'I Don’t Have Any STDs'

If you think you have one, know you have one, or have had one in the past, tell your doctor. It may be awkward, but some STDs can be dangerous if they're not treated. They're also contagious. One awkward moment with your doctor now could save you awkward moments with sexual partners later.

Lying about your number of sex partners can impact the way your doctor manages your care.

'I'm Not Sleeping With Anyone'

Lying about having sex -- or who you're having it with -- appears to be pretty common. It may seem like no one's business, but it's important to be honest about whether you're with the same sex, the opposite sex, or both. It can make a difference, especially if your doctor is trying to figure out what certain symptoms might mean (pregnancy, for example).

Low sex drive and erectile dysfunction may be symptoms of another condition.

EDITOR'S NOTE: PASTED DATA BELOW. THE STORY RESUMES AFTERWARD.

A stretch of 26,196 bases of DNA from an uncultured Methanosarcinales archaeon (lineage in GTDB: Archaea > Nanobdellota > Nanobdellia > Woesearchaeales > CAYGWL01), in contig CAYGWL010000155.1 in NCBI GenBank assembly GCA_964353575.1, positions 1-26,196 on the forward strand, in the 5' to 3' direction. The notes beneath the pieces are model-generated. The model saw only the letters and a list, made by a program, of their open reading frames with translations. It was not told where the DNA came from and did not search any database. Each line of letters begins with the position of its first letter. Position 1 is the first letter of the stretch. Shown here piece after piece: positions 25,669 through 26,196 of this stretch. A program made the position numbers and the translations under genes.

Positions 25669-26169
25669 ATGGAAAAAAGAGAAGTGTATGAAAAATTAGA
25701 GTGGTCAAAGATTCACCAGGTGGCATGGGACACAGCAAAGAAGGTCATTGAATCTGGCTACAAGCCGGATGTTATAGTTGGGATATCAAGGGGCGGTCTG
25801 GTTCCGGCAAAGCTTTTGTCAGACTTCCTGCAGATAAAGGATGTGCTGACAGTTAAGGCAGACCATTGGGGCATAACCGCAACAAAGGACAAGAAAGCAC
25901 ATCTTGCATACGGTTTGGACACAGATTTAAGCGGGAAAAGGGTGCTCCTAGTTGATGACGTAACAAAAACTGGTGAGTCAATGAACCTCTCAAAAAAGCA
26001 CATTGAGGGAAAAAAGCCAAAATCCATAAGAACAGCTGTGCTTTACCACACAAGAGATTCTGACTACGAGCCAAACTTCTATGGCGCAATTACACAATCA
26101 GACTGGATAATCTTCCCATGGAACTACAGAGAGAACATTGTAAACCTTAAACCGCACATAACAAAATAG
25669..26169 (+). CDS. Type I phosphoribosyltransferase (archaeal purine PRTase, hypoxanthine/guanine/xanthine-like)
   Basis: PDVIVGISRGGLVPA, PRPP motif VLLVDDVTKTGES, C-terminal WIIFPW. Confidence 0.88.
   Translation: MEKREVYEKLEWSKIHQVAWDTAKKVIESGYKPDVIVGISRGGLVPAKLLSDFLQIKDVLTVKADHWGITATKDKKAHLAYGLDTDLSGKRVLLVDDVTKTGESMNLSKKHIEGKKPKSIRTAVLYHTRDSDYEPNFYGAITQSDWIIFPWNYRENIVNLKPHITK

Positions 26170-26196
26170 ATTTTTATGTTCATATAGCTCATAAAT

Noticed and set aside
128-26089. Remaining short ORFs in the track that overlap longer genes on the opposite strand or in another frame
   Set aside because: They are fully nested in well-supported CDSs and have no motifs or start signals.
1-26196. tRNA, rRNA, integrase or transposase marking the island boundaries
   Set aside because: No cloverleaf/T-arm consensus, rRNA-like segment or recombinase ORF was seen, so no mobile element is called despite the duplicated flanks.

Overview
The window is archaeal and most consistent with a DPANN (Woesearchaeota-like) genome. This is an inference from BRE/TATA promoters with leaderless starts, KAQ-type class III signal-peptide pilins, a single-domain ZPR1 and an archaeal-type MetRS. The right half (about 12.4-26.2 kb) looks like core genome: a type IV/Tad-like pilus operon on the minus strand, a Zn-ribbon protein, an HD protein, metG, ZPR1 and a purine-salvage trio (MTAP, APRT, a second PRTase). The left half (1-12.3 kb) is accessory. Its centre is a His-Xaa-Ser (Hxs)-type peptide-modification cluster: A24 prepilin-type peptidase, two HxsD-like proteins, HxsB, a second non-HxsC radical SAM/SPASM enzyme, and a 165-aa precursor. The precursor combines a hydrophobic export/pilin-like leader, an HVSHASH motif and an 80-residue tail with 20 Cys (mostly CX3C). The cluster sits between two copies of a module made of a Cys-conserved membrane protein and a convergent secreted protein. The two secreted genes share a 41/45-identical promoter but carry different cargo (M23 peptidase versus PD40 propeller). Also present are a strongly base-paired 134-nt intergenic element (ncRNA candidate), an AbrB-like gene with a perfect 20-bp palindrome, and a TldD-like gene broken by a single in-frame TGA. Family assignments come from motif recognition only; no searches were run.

'My Sex Life Is Great'

If you have trouble in the bedroom -- low sex drive or erectile dysfunction (ED) -- it can be a sign of an illness and your doctor should know about it, especially if you're young and otherwise healthy. Plus, your doctor may be able to improve your symptoms with medication or a referral for psychological therapy.

Report all of your symptoms to your doctor, even ones you think may be minor issues.

'I Feel Great!'

Don't ignore little things that may be bothering you -- they could be valuable clues to your doctor. Do you get headaches when you exercise? That may not seem like be a big deal, but it could be a sign of something serious.

Drug use is nothing you should lie to your doctor about.

'I Don’t Do Drugs'

This can be a dangerous lie. If your doctor prescribes you medication, it may react with street drugs and make you sick or cause other problems. Drug abuse can also cause other issues your doctor may not know to look for. If you have a drug habit or addiction, your doctor may be able to help you stop.

Supplements may interact with medications so let your doctor know what you take.

'I Don’t Take Supplements'